§ 28. Mr. G. Longden
asked the Secretary of State for the Colonies what facilities exist in the Federation of Malaya for the primary education of Chinese children; what assistance is given by Government; what supervision it exercises; and if he will indicate the rate of expansion of educational facilities generally over the past six years.
§ Mr. Lyttelton
There are 1,065 Chinese primary schools attended by 221,000 children; in addition, 45,400 Chinese attend Government or aided schools in which the medium of instruction is English.
The Government helps schools which conform to certain standards by paying half the salaries of Chinese teachers, the whole salaries of teachers in English and Malay and the employers' contributions to a provident fund. Other Chinese primary schools receive per capita grants ranging from 10 to 20 dollars annually for each pupil. Supervision is exercised through a Government inspectorate consisting of Chinese officers and a few Europeans who speak Chinese.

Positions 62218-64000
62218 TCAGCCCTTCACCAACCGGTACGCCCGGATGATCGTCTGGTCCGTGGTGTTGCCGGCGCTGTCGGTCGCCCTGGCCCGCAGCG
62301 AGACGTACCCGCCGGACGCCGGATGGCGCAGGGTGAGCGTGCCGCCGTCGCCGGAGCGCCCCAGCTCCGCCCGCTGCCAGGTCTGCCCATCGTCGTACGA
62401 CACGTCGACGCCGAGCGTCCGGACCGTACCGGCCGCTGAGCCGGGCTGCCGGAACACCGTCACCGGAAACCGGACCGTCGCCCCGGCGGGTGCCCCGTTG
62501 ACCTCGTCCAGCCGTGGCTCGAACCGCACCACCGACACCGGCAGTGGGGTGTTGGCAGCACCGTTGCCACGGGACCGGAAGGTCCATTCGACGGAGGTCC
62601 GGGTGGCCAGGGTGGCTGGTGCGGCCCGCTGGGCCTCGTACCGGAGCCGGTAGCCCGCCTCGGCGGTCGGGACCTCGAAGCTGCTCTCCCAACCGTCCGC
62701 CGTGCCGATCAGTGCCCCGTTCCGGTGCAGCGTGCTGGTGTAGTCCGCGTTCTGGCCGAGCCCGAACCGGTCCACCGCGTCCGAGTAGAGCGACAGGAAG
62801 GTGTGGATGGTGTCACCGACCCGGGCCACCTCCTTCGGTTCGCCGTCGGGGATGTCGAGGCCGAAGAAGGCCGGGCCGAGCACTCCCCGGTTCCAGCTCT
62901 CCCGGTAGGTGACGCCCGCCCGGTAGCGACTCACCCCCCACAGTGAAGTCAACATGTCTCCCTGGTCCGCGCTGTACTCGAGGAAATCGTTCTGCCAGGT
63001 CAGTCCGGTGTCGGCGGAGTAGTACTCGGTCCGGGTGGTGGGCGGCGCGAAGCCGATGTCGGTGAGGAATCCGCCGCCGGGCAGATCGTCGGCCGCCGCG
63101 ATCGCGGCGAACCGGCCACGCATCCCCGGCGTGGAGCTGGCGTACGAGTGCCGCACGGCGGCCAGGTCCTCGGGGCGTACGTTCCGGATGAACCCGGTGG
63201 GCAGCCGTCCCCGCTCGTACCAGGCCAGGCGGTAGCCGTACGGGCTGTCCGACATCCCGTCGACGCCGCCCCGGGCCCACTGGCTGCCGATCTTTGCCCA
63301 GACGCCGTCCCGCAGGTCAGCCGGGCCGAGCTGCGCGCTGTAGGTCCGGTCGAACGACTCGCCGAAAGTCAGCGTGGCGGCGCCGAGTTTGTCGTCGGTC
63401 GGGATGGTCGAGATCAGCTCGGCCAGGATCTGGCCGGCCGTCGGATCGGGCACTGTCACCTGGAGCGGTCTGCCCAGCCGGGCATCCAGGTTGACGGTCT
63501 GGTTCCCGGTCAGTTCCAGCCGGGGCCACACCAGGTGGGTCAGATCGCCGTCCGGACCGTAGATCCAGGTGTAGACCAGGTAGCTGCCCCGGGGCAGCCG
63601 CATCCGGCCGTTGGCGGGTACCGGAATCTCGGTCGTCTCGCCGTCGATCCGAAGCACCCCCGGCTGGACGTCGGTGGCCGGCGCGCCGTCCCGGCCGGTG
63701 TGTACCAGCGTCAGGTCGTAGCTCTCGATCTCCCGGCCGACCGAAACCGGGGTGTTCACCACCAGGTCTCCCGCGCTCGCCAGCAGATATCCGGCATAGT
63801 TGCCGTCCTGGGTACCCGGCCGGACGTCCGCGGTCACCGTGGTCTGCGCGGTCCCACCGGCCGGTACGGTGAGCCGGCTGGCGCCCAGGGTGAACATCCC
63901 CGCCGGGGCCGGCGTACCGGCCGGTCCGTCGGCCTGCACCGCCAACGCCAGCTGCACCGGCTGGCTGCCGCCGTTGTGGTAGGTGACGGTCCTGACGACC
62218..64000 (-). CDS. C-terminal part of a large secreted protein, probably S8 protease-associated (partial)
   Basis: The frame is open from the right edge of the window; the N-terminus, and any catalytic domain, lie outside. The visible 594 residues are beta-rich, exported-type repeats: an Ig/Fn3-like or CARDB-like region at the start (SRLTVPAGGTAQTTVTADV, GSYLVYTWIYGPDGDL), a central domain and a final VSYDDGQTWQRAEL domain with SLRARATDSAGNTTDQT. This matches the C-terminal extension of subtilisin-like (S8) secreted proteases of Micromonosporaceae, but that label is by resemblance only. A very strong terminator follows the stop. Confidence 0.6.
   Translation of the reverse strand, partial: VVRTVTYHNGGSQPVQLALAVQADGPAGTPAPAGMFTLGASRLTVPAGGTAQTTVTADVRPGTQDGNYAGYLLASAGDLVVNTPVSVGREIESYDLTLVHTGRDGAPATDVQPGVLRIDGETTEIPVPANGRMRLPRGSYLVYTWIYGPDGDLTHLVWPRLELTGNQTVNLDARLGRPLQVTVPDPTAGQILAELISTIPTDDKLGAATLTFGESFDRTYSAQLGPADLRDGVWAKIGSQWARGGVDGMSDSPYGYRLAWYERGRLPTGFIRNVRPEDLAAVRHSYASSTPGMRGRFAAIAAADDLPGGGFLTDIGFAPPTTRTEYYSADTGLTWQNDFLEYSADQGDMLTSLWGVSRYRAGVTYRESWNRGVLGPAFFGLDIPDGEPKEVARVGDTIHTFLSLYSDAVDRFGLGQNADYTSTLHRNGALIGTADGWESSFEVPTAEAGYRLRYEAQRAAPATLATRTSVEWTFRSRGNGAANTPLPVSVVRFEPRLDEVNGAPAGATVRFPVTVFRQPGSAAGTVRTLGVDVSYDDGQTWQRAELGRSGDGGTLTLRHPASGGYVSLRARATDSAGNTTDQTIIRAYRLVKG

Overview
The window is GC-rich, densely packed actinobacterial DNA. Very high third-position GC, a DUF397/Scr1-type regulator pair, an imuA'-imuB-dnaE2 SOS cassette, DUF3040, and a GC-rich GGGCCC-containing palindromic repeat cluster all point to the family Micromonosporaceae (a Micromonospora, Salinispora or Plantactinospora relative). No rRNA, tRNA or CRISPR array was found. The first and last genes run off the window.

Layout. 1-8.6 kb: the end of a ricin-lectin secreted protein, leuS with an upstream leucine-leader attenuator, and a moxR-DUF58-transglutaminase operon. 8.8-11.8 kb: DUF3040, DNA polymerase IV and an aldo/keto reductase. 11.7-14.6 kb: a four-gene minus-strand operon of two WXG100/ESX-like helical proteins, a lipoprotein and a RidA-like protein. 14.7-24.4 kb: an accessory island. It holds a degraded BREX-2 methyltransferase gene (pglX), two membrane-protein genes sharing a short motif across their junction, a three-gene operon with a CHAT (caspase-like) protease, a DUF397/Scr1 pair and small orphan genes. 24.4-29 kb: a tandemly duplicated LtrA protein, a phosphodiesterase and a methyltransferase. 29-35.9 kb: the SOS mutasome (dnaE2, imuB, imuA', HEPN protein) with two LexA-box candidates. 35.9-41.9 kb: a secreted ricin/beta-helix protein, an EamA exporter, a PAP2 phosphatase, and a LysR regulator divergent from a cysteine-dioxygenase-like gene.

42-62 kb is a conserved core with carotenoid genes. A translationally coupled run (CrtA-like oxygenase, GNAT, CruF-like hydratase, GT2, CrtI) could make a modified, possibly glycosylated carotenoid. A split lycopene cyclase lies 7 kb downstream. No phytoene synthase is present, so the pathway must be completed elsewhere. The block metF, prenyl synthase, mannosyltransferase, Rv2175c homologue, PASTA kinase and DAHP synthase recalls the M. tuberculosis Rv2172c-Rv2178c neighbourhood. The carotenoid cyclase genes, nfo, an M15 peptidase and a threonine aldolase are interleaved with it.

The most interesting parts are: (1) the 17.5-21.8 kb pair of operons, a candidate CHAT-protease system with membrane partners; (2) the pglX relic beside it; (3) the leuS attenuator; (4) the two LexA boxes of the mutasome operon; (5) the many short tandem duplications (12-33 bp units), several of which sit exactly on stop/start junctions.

In the last six years the total number of schools of all types has increased by nearly 40 per cent., the number of pupils by over 80 per cent. and the number of teachers by nearly 100 per cent.
§ Mr. Awbery
Can the Minister explain the difference between the assistance given to the Tamil, the Malay and the Chinese children?
§ Mr. Braine
Is it not a remarkable thing that such progress has been made in the light of the emergency obtaining in the last four years? In view of the fact that in the public mind "Malaya" connotes emergency, bandits, and so on, could not my right hon. Friend give greater publicity to the very remarkable 382 social and economic achievements of the Administration there?
§ Mr. Lyttelton
Progress is not only in these fields. It has been greatly accelerated in many other directions, and I will endeavour to give all possible publicity to it.